The Traditional Values Coalition proclaimed that your story “Roselily” “could easily be construed as anti-religious and anti-clergy.” And has been described with quite colorful language, including: “profanity,” “garbage,” “a feminist agenda at the expense of black men,” and “smut.” Why do you think these works were really challenged?
What are the real, underlying threats censors saw in these works?
There were also those who felt the language, or way of speaking, of their parents and grandparents would best be forgotten, since it was not “correct” standard English speech. Black men had a fear they were being trashed in the character of Mister and had no faith that he could redeem himself. The lesbian nature of Shug and Celie’s relationship was especially hard to bear for people who believe sex, like marriage, should only occur between a woman and a man. And yet, for me, those considerations were all secondary to the overarching expression in the book of spirituality and the assurance found by many of the characters that the divine is all around us in Nature.
There is an attempt, fueled by corporations that sell meat, drugs, religion and other life choices, to control the population’s way of eating, worshipping, and expressing the desire to create something different. ” was removed from the 10th-grade California Learning Assessment System exam because, among other reasons, “it might be viewed as advocating a particular nutritional lifestyle” (a meatless one).
To others, a coterie of encomiastic enthusiasts, friends, and admirers, her creative energy is nothing but a godsend, a sacramental vessel through which the redemption of women in general, and African American women in particular, is and will be forever consummated.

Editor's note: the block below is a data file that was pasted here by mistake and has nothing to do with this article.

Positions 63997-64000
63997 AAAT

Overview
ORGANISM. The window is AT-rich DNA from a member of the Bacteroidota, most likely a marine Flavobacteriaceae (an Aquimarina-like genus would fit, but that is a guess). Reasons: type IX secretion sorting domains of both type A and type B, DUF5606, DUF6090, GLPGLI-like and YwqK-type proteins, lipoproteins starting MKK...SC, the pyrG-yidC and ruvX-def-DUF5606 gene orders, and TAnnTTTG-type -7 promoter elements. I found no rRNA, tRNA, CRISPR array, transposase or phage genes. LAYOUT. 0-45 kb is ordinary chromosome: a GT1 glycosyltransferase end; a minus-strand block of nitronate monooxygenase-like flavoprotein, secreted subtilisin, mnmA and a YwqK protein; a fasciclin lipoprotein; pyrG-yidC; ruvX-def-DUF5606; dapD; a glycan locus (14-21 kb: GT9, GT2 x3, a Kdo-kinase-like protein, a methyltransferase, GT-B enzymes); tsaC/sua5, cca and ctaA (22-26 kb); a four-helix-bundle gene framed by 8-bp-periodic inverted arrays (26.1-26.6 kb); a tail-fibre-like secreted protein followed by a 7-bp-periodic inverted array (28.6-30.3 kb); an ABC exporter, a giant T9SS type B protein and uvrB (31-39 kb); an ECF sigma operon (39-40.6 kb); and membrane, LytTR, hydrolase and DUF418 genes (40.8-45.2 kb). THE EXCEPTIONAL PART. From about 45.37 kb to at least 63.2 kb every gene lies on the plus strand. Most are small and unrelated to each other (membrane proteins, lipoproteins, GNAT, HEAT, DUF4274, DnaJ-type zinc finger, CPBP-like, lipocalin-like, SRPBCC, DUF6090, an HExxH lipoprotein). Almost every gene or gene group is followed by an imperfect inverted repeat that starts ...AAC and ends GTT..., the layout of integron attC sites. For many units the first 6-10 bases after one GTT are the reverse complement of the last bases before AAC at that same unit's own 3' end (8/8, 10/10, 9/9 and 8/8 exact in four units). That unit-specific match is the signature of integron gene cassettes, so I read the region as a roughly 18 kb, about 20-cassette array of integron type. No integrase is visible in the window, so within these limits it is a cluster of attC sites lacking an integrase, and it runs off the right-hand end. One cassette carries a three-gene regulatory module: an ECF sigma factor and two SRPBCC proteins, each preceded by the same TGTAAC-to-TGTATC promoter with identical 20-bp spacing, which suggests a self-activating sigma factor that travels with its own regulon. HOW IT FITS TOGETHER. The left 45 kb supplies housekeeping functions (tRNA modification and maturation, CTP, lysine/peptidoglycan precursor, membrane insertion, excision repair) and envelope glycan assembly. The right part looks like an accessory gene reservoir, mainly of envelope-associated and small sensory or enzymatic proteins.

And to still others, an old order of moral purists, Walker's writing, with its "decadent" thought and sensibility, is a brazen profaning of the old "sacred shrines" and the "gods" that dwell in them, and thus must be expunged from the public school curriculum.Let us examine in brief some of the grieved outcries of the first and third groups of readers.For these readers, their anger and hostility toward Alice Walker rests largely on her third and most polemical novel, The Color Purple (1982), and its film adaptation by Hollywood filmmaking guru, Steven Spielberg (1985), a work they claim distorts black history, demeans black men, and leaves in its "savage" wake a most deleterious impression of blacks.In honor of Banned Books Week, Walker shared with us her thoughts on the artist’s charge, drawing strength from history, and what it feels like to wield the pen that has everyone up in arms.— was first challenged in Oakland, California schools in 1984—removed from or retained by schools and libraries after serious debates in 1985, 1986, 1989, 1990, 1992, 1995, 1996, 1997, 1999, 2002—and most recently challenged in Morgantown, North Carolina schools in 2008.She became very shy and slowly began to isolate herself from everyone.It was then that she took interest in reading poems and stories, and writing them. that's it was from this period-from my solitary, lonely position, the position of and outcast-that I began to see people and things, really to notice relationships and learn to be patient enough to care about how they turned out"(Pollit).Though her parents were poor sharecroppers and dairy farmers she grew up in a very loving home environment.Her first memories include her great-great-grandmother Nettie, after whom she named a character in her novel The Color Purple.Immediately after the cataract was removed, Walker gained some self conf...Alice Walker is one of the most influential and controversial figures in twentieth-century American literature.